June 20, 2016

Laziest Hitchhiker

This reminded me of the urban legend of the "killer in the backseat." Except, in this case, it would be the lazy hitchhiker sitting in the backseat.

The Vernon Daily Record - Jan 11, 1951



Woman Qualifies for Laziest Hitchhiker Title
Syracuse, N.Y. Jan. 10 (AP) — A woman qualified today for the title of laziest hitchhiker.
Syracuse police found the woman sitting in a parked car. They said she told them:
"I often sit in parked cars hoping the owners will come back and give me a ride downtown. You see, I hate buses."

Posted By: Alex - Mon Jun 20, 2016 - Comments (4)
Category: 1950's, Cars

Strip Polka



Posted By: Paul - Mon Jun 20, 2016 - Comments (3)
Category: Entertainment, Dance, Music, Public Indecency, 1940's, Nudism, Skin and Skin Conditions

June 19, 2016

News of the Weird (June 19, 2016)

News of the Weird
Weirdnuz.M480, June 19, 2016
Copyright 2016 by Chuck Shepherd. All rights reserved.

Lead Story

In May, the Norwegian Counsumer Council staged a live, 32-hour TV broadcast marathon--a word-for-word reading of the “terms of service” of Internet applications Instagram and Spotify and more than two dozen others, totaling 900 pages and 250,000 words of legal restrictions and conditions that millions of users "voluntarily" agree to when they sign up (usually via a mouse-click or finger-swipe). A Council official called such terms "bordering on the absurd," as consumers could not possibly understand everything they were legally binding themselves to. (The reading was another example of Norway’s fascination with “Slow TV”--the success of other marathons, such as coverage of a world-record attempt at knitting yarn and five 24-hour days on a salmon-fishing boat, mentioned in News of the Weird in 2013.) [Wall Street Journal, 5-25-2016]

Government in Action!

The Defense Department still uses 1980s-era 8-inch floppy disks on computer systems that handle part of America's "nuclear umbrella," including ballistic missiles. Also, according to a May report by the Government Accountability Office, systems using 1970s-era COBOL programing language are still used for key functions of the Justice Department and Internal Revenue Service, among others (including Veterans Affairs, for tracking beneficiary claims). Agencies have reported recruiting retired employees to return to fix glitches in operating systems long since abandoned by Microsoft and others. [CNBC, 5-25-2016]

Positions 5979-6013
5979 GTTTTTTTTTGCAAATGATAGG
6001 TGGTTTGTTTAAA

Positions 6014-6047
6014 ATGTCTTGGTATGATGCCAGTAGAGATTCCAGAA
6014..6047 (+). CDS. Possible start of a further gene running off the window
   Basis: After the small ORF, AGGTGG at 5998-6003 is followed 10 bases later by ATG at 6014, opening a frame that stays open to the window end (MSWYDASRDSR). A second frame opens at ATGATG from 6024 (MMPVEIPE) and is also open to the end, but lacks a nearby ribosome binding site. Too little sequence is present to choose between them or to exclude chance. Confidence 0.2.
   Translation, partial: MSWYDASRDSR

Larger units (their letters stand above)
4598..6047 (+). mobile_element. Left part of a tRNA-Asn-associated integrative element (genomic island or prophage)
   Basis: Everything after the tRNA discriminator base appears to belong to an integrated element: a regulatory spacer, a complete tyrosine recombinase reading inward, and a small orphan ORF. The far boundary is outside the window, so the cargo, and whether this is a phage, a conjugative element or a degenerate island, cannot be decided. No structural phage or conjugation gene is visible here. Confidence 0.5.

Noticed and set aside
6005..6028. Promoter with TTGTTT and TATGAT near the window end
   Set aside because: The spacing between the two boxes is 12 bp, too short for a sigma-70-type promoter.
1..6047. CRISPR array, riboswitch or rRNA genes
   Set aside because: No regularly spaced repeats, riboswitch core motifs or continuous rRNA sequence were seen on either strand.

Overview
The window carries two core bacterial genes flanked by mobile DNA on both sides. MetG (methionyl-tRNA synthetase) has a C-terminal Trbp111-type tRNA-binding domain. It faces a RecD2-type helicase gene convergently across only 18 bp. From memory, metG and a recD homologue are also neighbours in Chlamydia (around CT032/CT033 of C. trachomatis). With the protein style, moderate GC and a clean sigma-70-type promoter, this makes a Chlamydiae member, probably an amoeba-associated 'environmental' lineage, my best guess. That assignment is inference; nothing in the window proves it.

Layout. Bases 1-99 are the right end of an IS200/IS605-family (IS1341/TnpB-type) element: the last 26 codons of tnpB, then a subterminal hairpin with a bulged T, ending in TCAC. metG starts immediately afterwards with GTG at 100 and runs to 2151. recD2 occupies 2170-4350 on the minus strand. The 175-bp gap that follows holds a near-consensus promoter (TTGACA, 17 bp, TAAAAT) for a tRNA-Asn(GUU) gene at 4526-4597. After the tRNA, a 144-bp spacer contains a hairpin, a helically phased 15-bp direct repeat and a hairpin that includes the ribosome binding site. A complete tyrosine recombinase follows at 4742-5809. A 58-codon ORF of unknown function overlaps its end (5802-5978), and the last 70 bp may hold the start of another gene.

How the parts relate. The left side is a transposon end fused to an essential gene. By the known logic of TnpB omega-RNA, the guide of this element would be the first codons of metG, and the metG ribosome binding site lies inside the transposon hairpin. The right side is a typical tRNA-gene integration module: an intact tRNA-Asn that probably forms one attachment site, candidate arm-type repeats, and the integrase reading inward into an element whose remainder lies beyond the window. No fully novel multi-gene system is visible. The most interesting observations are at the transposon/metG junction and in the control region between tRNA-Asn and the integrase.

In April, police in Boise, Id., told KAWO Radio that they will not relax the year-old ban on dachshund "racing" that was traditionally families' entertainment highlight at the annual "Arena-Weina Extravaganza"--because all dog-racing in Idaho is illegal. The station had argued that the law intended to target only greyhound racing; that an exception had been carved out for popular dogsled racing (reasoning: individual dogs were not racing each other); and that in any event, the "race" course was only about 40 feet long--but reported that the authorities were "dead serious" about the ban. [LoweringTheBar.net, 4-25-2016]

Can’t Possibly Be True

A watchdog agency monitoring charities revealed in May its choice for “worst” among those “helping” U.S. veterans: The National Vietnam Veterans Foundation raised more than $29 million from 2010-2014--but wound up donating about two cents of every dollar toward actual help. The other ninety-eight cents went to administration and fund-raising. (Similarly troubling, according to the watchdog, is that the CEO of NVVF is a staff attorney at the U.S. Department of Veterans Affairs.) [Fox News, 5-17-2016]

More Adventures of the Easily Offended

(1) A March video featured a black San Francisco State University woman angrily confronting a white student, accusing him of "cultural appropriation" because he was wearing his hair in dreadlocks. (2) A March fitness club ad pitch in Sawley, England, picturing an extraexterrestrial with caption, "And When They Arrive, They'll Take the Fat Ones First," was denounced by an anti-bullying organization as "offensive." (3) A May bus-stop ad for a San Francisco money lender ("10% Down. Because You're Too Smart to Rent") was derided for "ooz[ing] self-congratulatory privilege." [SF Weekly, 4-19-2016] [BBC News, 4-3-2016] [SFGate.com, 5-24-2016]

Unclear on the Concept